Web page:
Whistleblowing reports to the Charity Commission up by 33%

01 Oct 2020 News

Significantly more volunteers and trustees made a whistleblowing disclosure to the Charity Commission in 2019-20, according to data published yesterday evening by the regulator. 

Overall whistleblowing disclosures have increased by around a third compared to the previous year. There were 81 in 2016-17, 185 in 2018-19 and 247 in 2019-20. 

Charity employees make nearly two-thirds of disclosures (63%), but there has been an increase in the share from volunteers and individual trustees; 37% in 2019-20 compared with 10% in 2018-19.

Regulatory action 

The Commission opened 239 cases in response to the disclosures. In eight instances, it found there was no need for further regulatory engagement. 

Of these 239 cases, 218 were closed by the end of the reporting period.

The main issues raised in disclosures were governance, safeguarding or financial management concerns. The predominance of these three types of issue is similar to that seen over the last five years.

Other issues raised in 2019-2020 were impacts on trust and confidence, conflicts of interest, and terrorism or extremism.

The types of charities which the regulator received disclosures about varied across 16 different classifications. The most common were education/training at 136, disability at 62, and the prevention or relief of poverty at 47.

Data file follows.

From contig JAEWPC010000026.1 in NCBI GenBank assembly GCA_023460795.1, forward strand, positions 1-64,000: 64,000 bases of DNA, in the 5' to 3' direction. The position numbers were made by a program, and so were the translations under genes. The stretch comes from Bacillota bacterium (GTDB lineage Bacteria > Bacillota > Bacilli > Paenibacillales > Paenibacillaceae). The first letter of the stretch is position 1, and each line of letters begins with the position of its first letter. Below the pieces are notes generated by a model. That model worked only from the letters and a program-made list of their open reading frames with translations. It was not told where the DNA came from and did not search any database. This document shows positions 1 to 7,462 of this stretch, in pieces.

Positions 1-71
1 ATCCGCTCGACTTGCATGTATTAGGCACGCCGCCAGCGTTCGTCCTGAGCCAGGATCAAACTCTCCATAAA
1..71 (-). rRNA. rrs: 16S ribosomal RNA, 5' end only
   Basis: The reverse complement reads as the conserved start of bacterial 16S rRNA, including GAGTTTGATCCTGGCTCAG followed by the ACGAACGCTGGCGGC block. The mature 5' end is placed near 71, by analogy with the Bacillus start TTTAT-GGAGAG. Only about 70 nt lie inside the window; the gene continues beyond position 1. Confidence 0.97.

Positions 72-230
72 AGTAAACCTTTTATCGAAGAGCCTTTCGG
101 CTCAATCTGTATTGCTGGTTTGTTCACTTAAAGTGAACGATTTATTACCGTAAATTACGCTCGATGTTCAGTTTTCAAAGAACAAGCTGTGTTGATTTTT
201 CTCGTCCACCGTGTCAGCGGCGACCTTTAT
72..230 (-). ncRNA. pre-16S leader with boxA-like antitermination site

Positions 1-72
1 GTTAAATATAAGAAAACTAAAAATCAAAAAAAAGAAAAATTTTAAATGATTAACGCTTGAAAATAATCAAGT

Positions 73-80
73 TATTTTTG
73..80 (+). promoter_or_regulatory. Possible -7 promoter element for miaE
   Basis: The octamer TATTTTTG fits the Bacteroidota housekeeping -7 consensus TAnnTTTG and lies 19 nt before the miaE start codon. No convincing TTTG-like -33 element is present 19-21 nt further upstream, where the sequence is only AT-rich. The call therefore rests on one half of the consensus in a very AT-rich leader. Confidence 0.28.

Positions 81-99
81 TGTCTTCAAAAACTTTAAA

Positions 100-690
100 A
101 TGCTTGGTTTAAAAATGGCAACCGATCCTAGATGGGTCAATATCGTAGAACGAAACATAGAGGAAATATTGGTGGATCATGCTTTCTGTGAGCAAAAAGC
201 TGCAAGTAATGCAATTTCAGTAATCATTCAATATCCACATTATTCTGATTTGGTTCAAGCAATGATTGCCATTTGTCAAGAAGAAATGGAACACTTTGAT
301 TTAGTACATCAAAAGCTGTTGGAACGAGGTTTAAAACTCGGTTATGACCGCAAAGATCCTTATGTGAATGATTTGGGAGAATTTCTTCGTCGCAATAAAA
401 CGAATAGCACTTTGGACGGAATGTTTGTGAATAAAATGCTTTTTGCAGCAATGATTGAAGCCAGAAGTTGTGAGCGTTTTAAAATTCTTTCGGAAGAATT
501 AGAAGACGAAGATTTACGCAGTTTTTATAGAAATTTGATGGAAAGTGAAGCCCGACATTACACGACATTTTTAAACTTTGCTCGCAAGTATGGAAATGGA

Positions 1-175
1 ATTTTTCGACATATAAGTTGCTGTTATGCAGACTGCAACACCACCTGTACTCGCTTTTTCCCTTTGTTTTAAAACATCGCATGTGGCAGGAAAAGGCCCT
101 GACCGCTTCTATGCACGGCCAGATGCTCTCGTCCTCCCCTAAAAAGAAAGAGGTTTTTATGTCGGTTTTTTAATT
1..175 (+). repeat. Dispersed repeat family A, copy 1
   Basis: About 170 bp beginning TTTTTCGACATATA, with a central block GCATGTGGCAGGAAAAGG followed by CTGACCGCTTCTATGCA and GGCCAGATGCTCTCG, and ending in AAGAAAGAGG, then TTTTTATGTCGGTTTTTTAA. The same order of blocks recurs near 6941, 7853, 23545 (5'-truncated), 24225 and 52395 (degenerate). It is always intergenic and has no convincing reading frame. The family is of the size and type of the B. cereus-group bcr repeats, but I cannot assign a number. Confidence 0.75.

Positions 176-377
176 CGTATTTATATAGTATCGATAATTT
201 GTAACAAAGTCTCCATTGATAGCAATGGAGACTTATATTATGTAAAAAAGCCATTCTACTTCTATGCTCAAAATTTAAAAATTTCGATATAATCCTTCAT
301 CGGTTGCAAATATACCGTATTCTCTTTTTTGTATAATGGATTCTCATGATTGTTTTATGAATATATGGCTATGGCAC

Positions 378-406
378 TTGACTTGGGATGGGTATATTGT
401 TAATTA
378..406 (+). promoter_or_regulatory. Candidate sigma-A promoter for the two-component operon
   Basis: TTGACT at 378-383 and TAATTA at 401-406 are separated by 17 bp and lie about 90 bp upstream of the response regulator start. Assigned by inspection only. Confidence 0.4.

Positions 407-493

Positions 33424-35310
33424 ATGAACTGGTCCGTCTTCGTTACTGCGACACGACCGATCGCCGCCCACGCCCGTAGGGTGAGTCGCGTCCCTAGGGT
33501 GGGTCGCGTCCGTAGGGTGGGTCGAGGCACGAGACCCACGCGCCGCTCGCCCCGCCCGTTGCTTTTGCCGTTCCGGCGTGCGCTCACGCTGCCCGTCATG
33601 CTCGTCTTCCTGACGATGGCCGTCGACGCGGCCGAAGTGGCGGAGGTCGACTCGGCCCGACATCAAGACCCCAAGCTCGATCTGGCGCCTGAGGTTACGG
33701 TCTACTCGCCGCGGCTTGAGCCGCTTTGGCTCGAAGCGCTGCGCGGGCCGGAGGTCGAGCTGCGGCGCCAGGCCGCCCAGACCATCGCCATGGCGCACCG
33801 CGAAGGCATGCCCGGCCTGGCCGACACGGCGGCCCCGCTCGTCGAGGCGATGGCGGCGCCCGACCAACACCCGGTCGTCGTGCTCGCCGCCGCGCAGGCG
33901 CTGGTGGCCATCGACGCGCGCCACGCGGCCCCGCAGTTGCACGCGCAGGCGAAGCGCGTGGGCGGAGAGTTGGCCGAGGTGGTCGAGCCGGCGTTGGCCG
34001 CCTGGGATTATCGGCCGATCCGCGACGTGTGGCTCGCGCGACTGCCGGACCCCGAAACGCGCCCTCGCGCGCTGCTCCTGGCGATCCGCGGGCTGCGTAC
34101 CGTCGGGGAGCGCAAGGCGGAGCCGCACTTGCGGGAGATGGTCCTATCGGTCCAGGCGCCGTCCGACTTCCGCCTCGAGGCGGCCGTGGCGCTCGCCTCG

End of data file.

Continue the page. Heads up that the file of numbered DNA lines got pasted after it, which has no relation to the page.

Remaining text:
‘We want to send a clear message that we will listen’

Tracy Howarth, assistant director of casework at the Charity Commission, said: “We remain committed to providing the best possible service to whistleblowers, and we welcome the increase in whistleblowing reports, which indicates that more people within charities are coming to us with their concerns. We want to send a clear message that we will listen to those who have concerns and, where appropriate, those concerns will be acted upon for the benefit of all of us. 

“Whistleblowing disclosures are vital in helping us detect and address wrongdoing, and because of their nature, they provide insights into the sector that we would not otherwise have. We know that the decision to blow the whistle can be very difficult for individuals, and we are grateful to all those who tell us their concerns. This report demonstrates the difference they make to our work.”

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